The most common mobile operating systems used by modern smartphones include Google’s Android, Apple’s iOS, Nokia’s Symbian, RIM’s BlackBerry OS, Samsung’s Bada, Microsoft’s Windows Phone, Hewlett-Packard’s webOS, and embedded Linux distributions such as Maemo and MeeGo.
Despite the rapid growth of the smartphone market (41 percent YOY, to be exact), Samsung and Apple are the only smartphone makers really enjoying this growth.
The two companies again dominated the smartphone industry, combining to capture 55 percent of the market and 90 percent of the profits in the first quarter, according to a study by ABI Research.
While Samsung leads the industry with 43 million smartphones shipped, Apple remains the leader when it comes to making money off of its products.
Nokia, which largely gave up on its feature phone business and Symbian handsets to focus on smartphones and the Windows Phone platform with handsets like the Lumia 900, saw a 40 percent decline, with 11.9 million smartphones shipped in Q1.
When it comes to revenue, Samsung pulled in $17 billion from its combined mobile division during the period, with Apple mobile sales amounting to $22.57 billion ($29.3 billion counting iPad sales).
What’s worth noting is that the two companies have different strategies when it comes to their mobile business.
Usually they are downloaded from the platform to a target device such as an iPhone, BlackBerry, Android phone or Windows Phone 7, but sometimes they can be downloaded to less mobile computers such as laptops or desktops.
The bulk of its mobile operation surely comes from Android device sales, although the company does not share exact sales numbers for its handsets.
When it comes to Android smartphone sales, Samsung also offers customers a wide range of devices, from the high end Galaxy S family of flagship smartphones to mid ranged and low end handsets meant to be a lot more budget friendly.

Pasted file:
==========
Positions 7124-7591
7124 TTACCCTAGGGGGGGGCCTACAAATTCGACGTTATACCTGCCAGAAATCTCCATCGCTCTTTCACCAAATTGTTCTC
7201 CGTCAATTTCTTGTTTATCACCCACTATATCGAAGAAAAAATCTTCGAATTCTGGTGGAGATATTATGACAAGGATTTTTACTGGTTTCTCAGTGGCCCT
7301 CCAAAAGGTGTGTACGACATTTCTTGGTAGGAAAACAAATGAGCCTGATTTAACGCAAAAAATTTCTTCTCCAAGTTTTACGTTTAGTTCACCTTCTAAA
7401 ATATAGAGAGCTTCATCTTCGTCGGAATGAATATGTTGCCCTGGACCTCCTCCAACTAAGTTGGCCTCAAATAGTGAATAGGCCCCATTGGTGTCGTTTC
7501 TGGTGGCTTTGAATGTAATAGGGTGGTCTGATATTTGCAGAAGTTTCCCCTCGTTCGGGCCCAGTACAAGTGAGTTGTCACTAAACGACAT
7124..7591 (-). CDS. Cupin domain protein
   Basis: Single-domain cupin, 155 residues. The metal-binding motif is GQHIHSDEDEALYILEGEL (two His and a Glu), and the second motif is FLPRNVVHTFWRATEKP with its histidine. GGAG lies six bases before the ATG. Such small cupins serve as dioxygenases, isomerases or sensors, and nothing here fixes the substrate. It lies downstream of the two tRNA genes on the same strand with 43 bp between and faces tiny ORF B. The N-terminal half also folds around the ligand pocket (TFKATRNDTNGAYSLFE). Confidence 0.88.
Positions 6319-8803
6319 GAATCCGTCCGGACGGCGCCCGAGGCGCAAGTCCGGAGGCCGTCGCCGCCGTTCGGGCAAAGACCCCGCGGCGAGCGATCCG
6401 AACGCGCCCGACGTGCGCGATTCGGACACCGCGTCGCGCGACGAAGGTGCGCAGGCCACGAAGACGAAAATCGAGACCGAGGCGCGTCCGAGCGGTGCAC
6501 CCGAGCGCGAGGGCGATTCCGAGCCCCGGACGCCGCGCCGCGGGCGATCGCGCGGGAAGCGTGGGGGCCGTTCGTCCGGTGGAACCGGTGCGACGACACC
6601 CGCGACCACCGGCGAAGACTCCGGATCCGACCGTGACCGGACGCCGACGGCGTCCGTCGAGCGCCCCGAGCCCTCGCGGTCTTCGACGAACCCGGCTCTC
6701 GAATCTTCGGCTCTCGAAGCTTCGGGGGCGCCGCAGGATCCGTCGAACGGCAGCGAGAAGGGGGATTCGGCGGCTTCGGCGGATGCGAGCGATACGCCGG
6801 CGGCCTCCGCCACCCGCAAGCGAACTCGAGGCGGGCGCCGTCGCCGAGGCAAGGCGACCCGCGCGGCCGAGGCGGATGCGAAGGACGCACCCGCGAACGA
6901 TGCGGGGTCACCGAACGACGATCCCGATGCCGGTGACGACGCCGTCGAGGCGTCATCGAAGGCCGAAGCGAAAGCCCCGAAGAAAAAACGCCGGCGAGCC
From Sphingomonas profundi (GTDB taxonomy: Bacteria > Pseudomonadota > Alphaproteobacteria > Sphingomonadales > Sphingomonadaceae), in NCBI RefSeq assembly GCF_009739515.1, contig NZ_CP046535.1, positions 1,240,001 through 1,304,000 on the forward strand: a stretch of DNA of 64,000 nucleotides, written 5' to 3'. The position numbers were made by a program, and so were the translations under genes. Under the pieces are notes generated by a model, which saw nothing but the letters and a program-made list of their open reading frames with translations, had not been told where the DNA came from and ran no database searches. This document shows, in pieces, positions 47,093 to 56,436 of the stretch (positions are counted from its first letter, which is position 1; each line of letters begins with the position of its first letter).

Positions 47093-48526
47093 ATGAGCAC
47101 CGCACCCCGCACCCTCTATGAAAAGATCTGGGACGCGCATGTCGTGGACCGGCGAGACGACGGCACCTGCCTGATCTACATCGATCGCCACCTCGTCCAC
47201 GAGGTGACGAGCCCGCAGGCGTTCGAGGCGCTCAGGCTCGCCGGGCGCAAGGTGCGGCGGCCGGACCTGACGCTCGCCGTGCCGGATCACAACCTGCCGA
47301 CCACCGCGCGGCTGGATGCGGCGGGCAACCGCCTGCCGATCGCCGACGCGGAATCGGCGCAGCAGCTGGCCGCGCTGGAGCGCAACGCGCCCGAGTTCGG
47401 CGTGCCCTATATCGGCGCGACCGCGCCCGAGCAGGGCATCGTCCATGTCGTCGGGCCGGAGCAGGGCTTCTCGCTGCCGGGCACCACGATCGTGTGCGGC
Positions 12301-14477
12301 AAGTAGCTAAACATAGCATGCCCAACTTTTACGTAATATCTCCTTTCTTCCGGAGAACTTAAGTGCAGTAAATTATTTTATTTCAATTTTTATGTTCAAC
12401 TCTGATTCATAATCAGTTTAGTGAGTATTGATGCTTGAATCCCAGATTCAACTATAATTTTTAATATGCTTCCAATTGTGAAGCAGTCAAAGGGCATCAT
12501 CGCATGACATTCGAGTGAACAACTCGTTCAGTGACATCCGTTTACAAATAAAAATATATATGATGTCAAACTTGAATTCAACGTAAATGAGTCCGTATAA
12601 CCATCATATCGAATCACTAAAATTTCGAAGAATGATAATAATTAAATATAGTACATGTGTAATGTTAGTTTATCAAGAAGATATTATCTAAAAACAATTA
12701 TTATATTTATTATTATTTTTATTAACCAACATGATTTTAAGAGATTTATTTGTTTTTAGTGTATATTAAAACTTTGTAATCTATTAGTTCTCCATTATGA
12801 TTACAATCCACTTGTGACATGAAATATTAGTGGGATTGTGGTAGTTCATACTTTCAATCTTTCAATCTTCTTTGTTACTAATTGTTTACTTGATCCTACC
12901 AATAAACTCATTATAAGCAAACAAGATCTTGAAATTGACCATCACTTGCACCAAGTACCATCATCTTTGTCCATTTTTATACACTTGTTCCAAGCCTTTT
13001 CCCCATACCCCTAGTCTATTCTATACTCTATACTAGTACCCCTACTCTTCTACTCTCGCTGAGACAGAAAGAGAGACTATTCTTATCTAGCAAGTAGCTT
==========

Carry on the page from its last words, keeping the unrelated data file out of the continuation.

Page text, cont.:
This includes the Galaxy S III in many markets and Samsung should get another sales bump when this hero handset is released in the United States this month.
Apple on the other hand, only sells smartphones running a single operating system, its in house made iOS, and they are all part of the iPhone family.
An additional complication in distinguishing between smartphones and feature phones is that over time the capabilities of new models of feature phones can increase to exceed those of phones that had been promoted as smartphones in the past.
Technologist Michael Saylor has referred to the newer mobile app enabled smartphones as “app phones” for their distinction from the earlier smartphone models.
In addition to competing for the consumer’s cash in carrier stores, the two companies are also involved in a wide spread patent based legal battle that’s being actively fought over four continents in 10 different countries.
TheiPhone 4S continues to be the single best selling phone at most carriers, while Samsung’s Galaxy S III line is poised for its own breakout success.
SOURCES TechCrunch TAGS AppleiPhoneSamsungSamsung Galaxy SSamsung Galaxy S3Smartphone NEXT: Asymco: Samsung and Apple earned 99% of all smartphone profits last quarter.
Carli Saunders is a business journalist based in Sydney, Australia. Carli has a passion for financial markets and breaking news stories and loves writing about business news, stock market, and economic opinions that matters most to its audience. Carli spends a lot of time discovering and researching latest financial markets and industry news stories in order to make sure the latest and greatest stories are brought to you first on BigBoardNews.com.